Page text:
20 Items to Keep In Your Car Emergency Kit

When driving, you never know what could happen. You might run out of gas, have a tire blowout, end up with a dead battery, or your engine might fail. You may even experience a car accident and need to work with an experienced auto accident lawyer to ensure you get the personal injury compensation you deserve. This is why you should always have an emergency kit in your car. In this article, we’ll go over what a car emergency kit is, what it should include, and more.

Let’s get started!

What Is a Car Emergency Kit?

A car emergency kit is just what it sounds like. It’s a kit that contains a variety of gear and tools to help you in different emergency situations. What you include in your emergency kit will depend somewhat on where you live, where you are traveling, and the season. For example, you probably won’t ever need an ice scraper if you live in Hawaii. That said, it’s always better to be overprepared than to be underprepared. So err on the side of caution when assembling your car emergency kit.

All-Year Items to Keep In Your Car Emergency Kit

No matter your location or the season, you should aim to keep all of the following items in your car emergency kit:

  1. Reflective triangles and flares. These are useful if your car breaks down on the side of the road. They warn other drivers of your position so they don’t accidentally hit you. Flares can also help signal where you are so help can find you.
  2. Flashlight. This helps you see in the dark if you ever get stranded at night. It also helps others see you. Keep extra batteries, too, just in case the flashlight dies.
  3. Jumper cables. If your car battery ever dies, you’ll need to jumpstart it with a set of jumper cables and another vehicle. Don’t want to rely on another vehicle? Throw in a separate battery pack so you can jumpstart your car on your own.
  4. First aid kit. This is a must-have. A first aid kit can help you address minor wounds while on the road. Buy a premade kit for as low as a few dollars or assemble your own custom kit.
  5. Spare tire, car jack, and tire iron. These items can help you get back on the road after getting a flat tire. Just make sure you know how to use them and check the equipment about every six months to make sure it’s all in good order (e.g. that the spare tire is properly inflated).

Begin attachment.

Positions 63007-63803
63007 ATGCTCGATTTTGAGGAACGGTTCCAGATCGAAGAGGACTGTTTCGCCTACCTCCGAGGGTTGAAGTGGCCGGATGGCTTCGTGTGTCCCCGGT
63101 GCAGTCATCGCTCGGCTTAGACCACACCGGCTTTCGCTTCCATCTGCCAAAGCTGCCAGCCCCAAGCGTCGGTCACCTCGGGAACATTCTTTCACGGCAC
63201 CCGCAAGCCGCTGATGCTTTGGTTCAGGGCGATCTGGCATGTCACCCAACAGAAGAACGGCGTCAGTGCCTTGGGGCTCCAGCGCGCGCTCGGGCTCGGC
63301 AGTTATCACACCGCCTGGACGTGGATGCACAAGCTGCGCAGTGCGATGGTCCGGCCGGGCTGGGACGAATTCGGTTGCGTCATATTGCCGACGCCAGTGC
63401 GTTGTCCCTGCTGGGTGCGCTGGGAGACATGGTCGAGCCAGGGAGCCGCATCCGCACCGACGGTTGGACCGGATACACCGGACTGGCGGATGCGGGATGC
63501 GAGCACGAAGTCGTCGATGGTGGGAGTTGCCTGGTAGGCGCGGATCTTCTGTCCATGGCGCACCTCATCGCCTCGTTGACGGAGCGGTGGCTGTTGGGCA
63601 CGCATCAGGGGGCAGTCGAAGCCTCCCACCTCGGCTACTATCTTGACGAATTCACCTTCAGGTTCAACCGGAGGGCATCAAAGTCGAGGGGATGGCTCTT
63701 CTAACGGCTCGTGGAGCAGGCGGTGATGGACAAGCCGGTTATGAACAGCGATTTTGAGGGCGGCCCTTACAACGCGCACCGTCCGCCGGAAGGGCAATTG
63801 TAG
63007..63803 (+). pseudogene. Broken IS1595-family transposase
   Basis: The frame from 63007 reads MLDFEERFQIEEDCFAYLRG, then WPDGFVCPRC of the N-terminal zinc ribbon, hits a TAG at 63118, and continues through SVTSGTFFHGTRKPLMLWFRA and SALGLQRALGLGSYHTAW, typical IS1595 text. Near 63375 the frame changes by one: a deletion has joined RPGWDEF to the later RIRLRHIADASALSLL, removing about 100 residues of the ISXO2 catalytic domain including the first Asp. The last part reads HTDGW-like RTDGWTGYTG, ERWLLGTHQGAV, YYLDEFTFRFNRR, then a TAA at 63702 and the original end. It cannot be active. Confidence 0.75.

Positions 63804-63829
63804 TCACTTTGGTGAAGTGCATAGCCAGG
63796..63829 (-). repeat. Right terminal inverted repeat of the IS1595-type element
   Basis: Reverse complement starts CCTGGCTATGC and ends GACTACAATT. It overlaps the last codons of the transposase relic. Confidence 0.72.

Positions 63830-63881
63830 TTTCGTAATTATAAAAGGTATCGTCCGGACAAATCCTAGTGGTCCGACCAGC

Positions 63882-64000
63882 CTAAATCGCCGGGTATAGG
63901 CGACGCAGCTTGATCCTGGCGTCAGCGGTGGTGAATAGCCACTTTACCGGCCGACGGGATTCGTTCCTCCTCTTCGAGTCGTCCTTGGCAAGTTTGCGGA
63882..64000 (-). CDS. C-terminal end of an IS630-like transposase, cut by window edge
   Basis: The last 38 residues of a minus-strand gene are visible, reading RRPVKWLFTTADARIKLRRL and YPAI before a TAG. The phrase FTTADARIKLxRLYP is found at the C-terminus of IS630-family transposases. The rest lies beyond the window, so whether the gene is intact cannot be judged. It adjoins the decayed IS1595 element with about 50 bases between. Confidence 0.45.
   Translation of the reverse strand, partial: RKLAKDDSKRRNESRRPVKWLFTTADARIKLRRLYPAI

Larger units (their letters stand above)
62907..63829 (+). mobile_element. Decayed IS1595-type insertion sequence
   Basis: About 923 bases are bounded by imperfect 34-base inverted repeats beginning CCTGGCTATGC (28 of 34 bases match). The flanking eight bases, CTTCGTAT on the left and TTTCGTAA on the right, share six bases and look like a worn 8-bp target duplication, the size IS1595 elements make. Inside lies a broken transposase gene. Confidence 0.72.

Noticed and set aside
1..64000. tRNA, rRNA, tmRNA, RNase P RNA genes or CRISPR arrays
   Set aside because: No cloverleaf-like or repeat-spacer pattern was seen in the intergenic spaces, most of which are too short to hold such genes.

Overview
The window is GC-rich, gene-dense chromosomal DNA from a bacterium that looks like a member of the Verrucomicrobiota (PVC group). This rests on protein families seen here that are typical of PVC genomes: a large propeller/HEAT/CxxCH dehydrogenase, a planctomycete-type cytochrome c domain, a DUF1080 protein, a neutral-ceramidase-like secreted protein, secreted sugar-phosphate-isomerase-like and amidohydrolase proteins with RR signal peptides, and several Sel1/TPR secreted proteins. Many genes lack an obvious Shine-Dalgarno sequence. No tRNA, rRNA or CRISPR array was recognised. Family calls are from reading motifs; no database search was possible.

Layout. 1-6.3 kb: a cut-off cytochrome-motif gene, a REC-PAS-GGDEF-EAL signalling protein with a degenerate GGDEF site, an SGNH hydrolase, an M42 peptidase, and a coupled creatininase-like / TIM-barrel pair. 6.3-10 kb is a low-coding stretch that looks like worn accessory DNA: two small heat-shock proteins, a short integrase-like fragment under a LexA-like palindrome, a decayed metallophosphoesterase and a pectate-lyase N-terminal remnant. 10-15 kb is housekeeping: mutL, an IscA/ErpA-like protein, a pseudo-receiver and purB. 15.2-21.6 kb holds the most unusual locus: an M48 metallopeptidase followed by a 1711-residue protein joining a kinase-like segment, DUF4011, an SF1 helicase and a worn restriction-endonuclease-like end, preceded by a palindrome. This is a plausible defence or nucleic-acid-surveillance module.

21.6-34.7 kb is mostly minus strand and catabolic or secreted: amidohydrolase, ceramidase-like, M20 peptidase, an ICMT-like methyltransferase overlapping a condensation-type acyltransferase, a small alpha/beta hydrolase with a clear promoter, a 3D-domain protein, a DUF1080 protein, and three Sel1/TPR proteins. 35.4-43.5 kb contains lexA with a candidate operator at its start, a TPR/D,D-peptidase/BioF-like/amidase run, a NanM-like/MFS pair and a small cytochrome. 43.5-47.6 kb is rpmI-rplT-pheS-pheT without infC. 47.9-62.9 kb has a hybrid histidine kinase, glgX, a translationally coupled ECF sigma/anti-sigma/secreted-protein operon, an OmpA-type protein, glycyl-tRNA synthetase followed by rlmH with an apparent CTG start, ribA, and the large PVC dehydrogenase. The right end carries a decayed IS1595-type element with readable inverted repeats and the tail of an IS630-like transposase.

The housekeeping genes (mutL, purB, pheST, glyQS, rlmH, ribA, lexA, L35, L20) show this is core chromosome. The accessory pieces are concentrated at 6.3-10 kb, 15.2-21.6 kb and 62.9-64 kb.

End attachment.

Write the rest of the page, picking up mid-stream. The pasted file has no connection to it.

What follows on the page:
6. Food and water. You never know how long you could get stranded in your car before you get help. So keep some non-perishable food in your emergency kit (think granola bars, nuts, and freeze-dried food). The same goes for water. Keep plenty on hand to quench your thirst (individual bottles are best so that the water thaws faster if frozen). Plus, it’s nice to have a backup snack and drink if you ever forget to pack some.
  7. Cell phone charger / extra battery. In an emergency, you may need to call 911 or a family member. Keep a cell phone charger and an extra battery on hand so you don’t risk your phone battery dying in your moment of need.
  8. Waterproof matches. These can be helpful for making a fire to provide some light and warmth, and they take up hardly any space.
  9. Paper map. Let’s say your phone dies and you can’t use its GPS for navigating. In this case, it’s helpful to have a paper map on hand.
  10. Window-breaking tool. In the event that you get trapped in your car and the doors won’t open, a window-breaking tool can help you break the windows to escape. Most also double as a seatbelt cutter so you can cut yourself loose from a stuck seatbelt.
  11. Tow strap. If your car ever gets stuck (e.g. in the mud or a ditch), you can attach a tow strap to it and another vehicle to pull your car out.
  12. Fire extinguisher. This can help put out any car fires, which are especially dangerous since there are a lot of flammable chemicals inside your car (e.g. gas and oil).

Winter Items to Keep In Your Car Emergency Kit

In the winter (or when you live in an especially cold climate), make sure to include the following additional items in your car emergency kit:

  1. Ice scraper / snow brush. This is to help get any ice and snow off your windows. Without one, you’ll have to wait a while for your defroster to melt it all away.
  2. Snow chains. These give your tires more traction in the snow to help prevent you from getting stuck.
  3. A snow shovel. This helps you dig away snow under your tires if you ever get stuck. A small, collapsible snow shovel can do the job.
  4. Warm clothing. This could include hats, gloves, scarves, and more. They’re to keep you warm, e.g. if you ever get stuck overnight in a snowstorm.
  5. Blankets. These are to keep you warm as well. But they are also very versatile. Use them for impromptu picnics or to stargaze at night.
  6. Bag of cat litter. No, this isn’t to accommodate your pet cat. It’s another way to give your tires more traction if they get stuck in the snow. Pour it in front of tires that are spinning to give them something extra coarse to grab onto.
  7. Multi-wick candles. These are great for providing some heat and light if you want to save your car battery. They can even be used to cook or warm up food.
  8. Hatchet. This can come in handy if you’re ever forced to camp out for the night. Instead of freezing, you can try to chop up some wood to make a campfire.

Wrapping It Up

There’s no such thing as being too prepared. Start putting together your car emergency kit today so that you are better equipped to face whatever emergency comes up. When disaster strikes, you’ll be glad you did.